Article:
Map/Reduce is a means to an end, “let me process and store big data on the cheap”. Proprietary systems implementing map/reduce does not get you that unless they slash and burn their pricing models. This is happening, but nowhere near fast enough.

    Imitating it with proprietary stuff is like rolling your own linux clone and trying to sell it. (Sun, anyone?)

    Some other observations:
    1: Found hdfs compression to be comparable to most of the big MPP DB’s, who are wildly optimistic in their claims. Gzip is gzip, lzo is lzo, there is a lot less magic there then the vendor’s claim.

    2: HDFS is not really that young, first released n 2006 which makes it quite a bit older then most of it’s competitors. Realistically been under heavy load since what 2007 or so? It’s also quite stable, as is the java layer

    3: The layers on top of hdfs (pig, hive, hbase) I agree are much younger and less stable

    4: HDFS Raid is in prototype, under heavy use at facebook I think,, and will be out soonish from what i heard. Course bottleneck wack-a-mole probably applies there

    5: MapR supposedly will address the namenode single point of failure (proprietary though, blah), think Cloudera is working on this as well

  4. Curt Monash on May 14th, 2011 3:43 pm


    Yes, Cloudera is working on namenode single point of failure.

    As for compression — columnar compression seems to just work better than the more generic kinds.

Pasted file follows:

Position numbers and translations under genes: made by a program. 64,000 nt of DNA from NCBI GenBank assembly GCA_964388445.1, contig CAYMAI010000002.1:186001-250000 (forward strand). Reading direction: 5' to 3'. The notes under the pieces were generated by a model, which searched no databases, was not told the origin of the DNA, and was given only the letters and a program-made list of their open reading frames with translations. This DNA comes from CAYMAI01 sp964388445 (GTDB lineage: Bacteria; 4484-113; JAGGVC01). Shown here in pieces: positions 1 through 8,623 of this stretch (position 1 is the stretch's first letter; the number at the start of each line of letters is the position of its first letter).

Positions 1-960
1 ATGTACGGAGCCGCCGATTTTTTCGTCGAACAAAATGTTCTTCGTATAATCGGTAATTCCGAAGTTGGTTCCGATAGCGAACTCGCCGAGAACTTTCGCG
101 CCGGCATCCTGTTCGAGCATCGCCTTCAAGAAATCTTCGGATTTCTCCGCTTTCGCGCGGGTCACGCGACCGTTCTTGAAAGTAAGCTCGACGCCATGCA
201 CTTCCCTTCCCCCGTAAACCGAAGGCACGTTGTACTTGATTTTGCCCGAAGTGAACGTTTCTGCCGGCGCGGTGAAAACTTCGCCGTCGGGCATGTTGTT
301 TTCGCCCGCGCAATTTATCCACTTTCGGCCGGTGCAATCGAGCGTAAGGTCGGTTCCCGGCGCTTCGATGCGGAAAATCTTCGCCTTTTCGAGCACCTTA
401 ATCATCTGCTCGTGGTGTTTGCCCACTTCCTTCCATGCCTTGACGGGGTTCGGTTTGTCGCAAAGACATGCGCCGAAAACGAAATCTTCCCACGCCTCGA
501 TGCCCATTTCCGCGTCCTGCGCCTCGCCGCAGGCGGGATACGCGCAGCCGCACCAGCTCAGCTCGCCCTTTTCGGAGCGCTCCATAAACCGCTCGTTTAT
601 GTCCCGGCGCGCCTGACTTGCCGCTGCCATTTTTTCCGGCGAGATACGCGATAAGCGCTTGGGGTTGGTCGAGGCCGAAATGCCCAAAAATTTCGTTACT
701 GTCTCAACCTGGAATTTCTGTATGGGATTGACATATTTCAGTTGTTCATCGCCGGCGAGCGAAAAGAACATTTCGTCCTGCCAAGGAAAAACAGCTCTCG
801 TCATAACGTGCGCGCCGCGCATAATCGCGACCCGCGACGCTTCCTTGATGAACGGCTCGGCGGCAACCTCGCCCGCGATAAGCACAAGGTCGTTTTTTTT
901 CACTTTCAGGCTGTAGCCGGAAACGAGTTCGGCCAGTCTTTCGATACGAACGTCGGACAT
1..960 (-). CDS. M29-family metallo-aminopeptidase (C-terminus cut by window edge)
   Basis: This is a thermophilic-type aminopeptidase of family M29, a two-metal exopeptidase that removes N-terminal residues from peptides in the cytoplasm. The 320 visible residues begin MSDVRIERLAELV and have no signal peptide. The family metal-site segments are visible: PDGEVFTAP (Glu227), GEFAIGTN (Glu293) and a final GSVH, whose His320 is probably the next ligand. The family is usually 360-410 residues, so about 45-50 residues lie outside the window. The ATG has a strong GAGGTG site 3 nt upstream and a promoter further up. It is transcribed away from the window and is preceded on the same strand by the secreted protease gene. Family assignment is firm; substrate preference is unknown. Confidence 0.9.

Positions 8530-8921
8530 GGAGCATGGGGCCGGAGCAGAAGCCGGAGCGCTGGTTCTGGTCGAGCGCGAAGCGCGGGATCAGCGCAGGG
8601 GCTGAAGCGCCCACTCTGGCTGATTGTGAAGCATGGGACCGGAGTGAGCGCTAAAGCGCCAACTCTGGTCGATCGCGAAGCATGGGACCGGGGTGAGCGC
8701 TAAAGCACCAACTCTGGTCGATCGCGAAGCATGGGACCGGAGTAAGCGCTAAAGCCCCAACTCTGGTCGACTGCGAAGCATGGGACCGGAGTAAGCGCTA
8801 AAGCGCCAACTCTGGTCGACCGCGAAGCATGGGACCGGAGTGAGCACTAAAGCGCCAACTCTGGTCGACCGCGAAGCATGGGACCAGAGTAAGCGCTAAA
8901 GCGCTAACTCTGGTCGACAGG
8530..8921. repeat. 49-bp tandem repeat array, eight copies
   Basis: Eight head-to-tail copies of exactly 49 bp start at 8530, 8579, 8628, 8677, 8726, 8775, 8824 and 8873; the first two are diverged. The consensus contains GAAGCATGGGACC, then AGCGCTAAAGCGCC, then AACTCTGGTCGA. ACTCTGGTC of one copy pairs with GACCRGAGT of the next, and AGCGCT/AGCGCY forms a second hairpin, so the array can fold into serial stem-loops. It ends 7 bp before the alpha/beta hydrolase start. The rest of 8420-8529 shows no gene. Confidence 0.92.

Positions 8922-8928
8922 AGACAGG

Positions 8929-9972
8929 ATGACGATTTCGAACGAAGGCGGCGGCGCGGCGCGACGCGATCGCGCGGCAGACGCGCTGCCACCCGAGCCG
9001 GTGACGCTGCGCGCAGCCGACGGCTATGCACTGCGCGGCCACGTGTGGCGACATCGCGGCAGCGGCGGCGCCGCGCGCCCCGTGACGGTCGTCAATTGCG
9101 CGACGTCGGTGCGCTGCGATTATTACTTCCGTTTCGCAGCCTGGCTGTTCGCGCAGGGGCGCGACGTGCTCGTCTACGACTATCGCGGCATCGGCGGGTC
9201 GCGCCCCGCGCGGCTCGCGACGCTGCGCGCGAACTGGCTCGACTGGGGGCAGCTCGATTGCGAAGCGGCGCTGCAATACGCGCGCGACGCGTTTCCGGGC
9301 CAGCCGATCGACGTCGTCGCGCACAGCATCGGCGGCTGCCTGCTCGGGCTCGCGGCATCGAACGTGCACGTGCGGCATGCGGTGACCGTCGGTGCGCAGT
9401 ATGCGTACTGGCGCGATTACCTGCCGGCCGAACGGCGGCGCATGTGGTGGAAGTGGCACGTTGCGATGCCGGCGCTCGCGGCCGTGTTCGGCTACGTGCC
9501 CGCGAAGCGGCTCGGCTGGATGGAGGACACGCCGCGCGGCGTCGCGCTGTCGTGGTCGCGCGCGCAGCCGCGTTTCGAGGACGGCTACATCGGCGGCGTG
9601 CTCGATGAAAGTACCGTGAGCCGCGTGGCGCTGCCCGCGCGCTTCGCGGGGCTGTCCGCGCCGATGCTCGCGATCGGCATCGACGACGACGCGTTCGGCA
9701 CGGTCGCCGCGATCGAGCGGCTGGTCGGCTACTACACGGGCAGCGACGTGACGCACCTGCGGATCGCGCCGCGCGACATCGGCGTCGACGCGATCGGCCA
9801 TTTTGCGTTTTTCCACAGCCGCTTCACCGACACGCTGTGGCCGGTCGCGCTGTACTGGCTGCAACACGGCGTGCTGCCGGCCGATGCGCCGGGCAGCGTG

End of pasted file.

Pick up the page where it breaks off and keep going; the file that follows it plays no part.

5. fatal.error on May 14th, 2011 9:22 pm

    yes in a lot of cases, but you can build columnar data files in hdfs if you want.


    also hbase is basically a columnar store

  6. Curt Monash on May 14th, 2011 9:34 pm

    If HBase has columnar compression yet, I’ve missed the news.

  7. fatal.error on May 14th, 2011 9:48 pm

    I don’t know about on HBase, one hive and in hdfs in general they have

  8. Daniel Abadi on May 15th, 2011 12:59 am

    For the record, Hadapt does not replace HDFS, but instead supplements it. HDFS still stores the unstructured data, and the structured data goes into the relational storage. Both storage systems sit underneath the same Hadoop codebase. What we’re saying is that Hadoop is already great for unstructured data, but in order for Hadoop to become the central system for all types of analysis (instead of today’s model where you need Hadoop and a traditional DBMS with a connector between them, thereby making it necessary to maintain both systems separately), it needs better support for relational data, which is where Hadapt comes in.

  9. Curt Monash on May 15th, 2011 1:40 am

    Thanks, Daniel! Fixed.

  10. Serge Rielau on May 15th, 2011 7:26 am


    “IBM’s Oracle Emulation Offering” isn’t called “emulation” because it isn’t an emulation any more than my English is an emulation.
    If you want to slap a name on it call it “colloquial bi-lingualism” perhaps.

    How about we hook up and I give you a deep dive one of these days to sort this out?

    SQL Architect, DB2 for LUW

  11. Daniel Abadi on May 15th, 2011 8:15 am

    Thanks Curt.

  12. Dan Weinreb on May 15th, 2011 9:04 am

    About the three vs. two copies, I think you can tell HDFS how many copies you want. That said, three is a good number for many reasons.

    Speaking for myself, I think the whole HFS/Hadoop/etc suite is a wonderful thing and I sure hope there isn’t a major fork. Major forks are so counterproductive. The Emacs/XEmacs fork didn’t just lead to the need for duplication of effort. I think that people lose enthusiasm for working on an open-source project that has forked. They don’t want to enter someone else’s dysfunctional family.

  13. Vlad Rodionov on May 15th, 2011 2:12 pm

    “If HBase has columnar compression yet, I’ve missed the news”